End of an era as developer O'Hare sells Quays Shopping centre
Entrepreneur Gerard O'Hare - who built the Quays Shopping Centre in Newry and has been listed as one of Northern Ireland's richest people - has stepped aside after selling it along with another key retail asset, the Belfast Telegraph can reveal.
Mr O'Hare (60) developed the Newry shopping centre in his role as chief executive of Parker Green International.
Now he has sold his interest in both the Quays and sister shopping centre Fairgreen in Carlow in the Republic of Ireland to an unidentified purchaser.
It's understood his exit is part of an agreement with the company's funders, concluding just weeks after the Quays unveiled a multi-million pound extension anchored by Marks & Spencer.
Pure Gym has also opened up in the extension, while the first phase of the centre is anchored by Sainsbury's and Debenhams.
The move marks the end of an era for Dr O'Hare, who is also deputy chairman of economic development agency Invest NI. He's expected to expand into estate agency after acquiring PJ Bradley Estate Agents and Curran Associates Chartered Surveyors, now trading under the brand of Bradley NI.
Parker Green International is also expected to continue its development of a new Iceland supermarket in Newry's Monaghan Street. Loans taken out by Parker Green International had been part of the Northern Ireland portfolio of loans absorbed by the Republic's bad bank, Nama. The portfolio was then sold by Nama to US fund, Cerberus, in the £1bn Project Eagle deal in 2014.
In 2015, Parker Green International refinanced with Garrison Investment Group in New York and Earlsfort Capital in Dublin.
In September last year, financial statements for Parker Green for the year ending December 2016 noted that the loans were due to be repaid by January, but that the repayment depended on the properties in the group being sold, “which has not occurred”.
The company said at the time it would not be selling its best-known assets — the Quays and the Fairgreen in Carlow.
While Parker Green International did not wish to comment on Dr O’Hare’s departure, one source said the entrepreneur “has played a major part in establishing Newry as a prime commercial and retail-driven centre over the last 30 years”.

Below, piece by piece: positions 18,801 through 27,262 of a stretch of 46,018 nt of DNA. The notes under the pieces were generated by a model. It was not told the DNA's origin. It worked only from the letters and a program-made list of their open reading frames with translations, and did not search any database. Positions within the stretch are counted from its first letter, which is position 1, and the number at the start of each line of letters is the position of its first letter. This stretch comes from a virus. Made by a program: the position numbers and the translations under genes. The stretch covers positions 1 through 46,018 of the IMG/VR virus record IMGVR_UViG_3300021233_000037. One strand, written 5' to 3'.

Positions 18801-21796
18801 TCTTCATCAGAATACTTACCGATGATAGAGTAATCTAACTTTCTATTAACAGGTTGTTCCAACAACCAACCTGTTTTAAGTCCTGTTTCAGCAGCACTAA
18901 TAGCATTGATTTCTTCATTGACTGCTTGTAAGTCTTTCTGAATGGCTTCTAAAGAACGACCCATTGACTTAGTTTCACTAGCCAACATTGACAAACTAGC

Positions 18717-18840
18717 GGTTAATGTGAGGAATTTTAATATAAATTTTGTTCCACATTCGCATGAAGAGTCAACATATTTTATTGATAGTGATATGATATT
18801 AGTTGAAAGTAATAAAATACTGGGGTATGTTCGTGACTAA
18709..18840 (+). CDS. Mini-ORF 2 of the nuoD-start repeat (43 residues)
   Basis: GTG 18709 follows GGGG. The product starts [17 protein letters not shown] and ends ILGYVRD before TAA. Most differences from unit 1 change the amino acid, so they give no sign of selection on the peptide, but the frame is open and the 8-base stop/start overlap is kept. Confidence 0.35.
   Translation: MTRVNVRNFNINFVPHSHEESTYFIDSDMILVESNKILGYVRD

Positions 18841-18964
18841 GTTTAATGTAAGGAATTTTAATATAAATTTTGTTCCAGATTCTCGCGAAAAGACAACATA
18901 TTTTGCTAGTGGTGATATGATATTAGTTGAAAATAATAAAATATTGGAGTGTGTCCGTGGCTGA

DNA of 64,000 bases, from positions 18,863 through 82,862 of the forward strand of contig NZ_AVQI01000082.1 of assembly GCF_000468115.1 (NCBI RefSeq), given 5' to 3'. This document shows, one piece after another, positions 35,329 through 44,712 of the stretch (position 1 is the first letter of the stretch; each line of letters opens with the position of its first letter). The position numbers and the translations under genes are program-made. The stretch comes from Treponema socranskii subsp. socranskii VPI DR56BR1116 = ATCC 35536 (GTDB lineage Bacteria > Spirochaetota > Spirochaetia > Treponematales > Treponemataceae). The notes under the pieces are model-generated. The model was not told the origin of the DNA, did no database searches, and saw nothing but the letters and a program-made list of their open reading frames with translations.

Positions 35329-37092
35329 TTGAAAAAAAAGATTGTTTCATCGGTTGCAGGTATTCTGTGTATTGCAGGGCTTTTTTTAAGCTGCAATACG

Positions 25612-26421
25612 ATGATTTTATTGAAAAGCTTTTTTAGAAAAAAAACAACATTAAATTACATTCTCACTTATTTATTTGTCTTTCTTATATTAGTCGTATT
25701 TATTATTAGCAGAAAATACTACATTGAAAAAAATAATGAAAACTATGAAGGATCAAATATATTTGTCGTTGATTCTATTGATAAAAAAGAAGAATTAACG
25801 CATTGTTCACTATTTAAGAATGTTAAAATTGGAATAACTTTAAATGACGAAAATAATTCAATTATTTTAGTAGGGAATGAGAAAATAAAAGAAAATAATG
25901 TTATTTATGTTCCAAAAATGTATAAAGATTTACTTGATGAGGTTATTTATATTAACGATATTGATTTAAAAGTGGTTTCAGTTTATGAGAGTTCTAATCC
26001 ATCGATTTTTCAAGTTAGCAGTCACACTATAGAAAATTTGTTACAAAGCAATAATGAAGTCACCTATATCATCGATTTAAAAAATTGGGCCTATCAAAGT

He was credited with involvement in the development of Buttercrane Shopping Centre — the city’s first shopping centre before the opening of the Quays in 1999 — as well as the Old Creamery Retail Park on Monaghan Street.
“These centres now offer an eclectic mix of over 150 national and international retailers that any city would be proud to have, attracting up to 15 million visitors per annum.”
The source said there were 5,000 jobs in Newry which would not have existed without Dr O’Hare’s “private investment” over the years.
He added: “Dr O’Hare was also president of the Newry Chamber of Commerce from 1999 to 2002 and was the catalyst in securing city status for his home town as well as leading the campaign for early euro trading when the Republic of Ireland joined the eurozone in 2000.”
New openings at the centre in recent months include Superdry, Sostrene Green and Smiggle.
In the 2013 Sunday Times Irish Rich List, Dr O’Hare was listed at number 52 with a wealth of £152m.
But that was a fall on the sum of £220m which was put on his wealth by the Sunday Times in 2010.
He was one of a number of entrepreneurs associated with the city of Newry, including First Derivatives founder Brian Conlon and Lord Ballyedmond, the late founder of veterinary medicine firm Norbrook Laboratories.
Dr O’Hare is also a brother of Eamon O’Hare, the boss of Newry-based construction giant O’Hare & McGovern.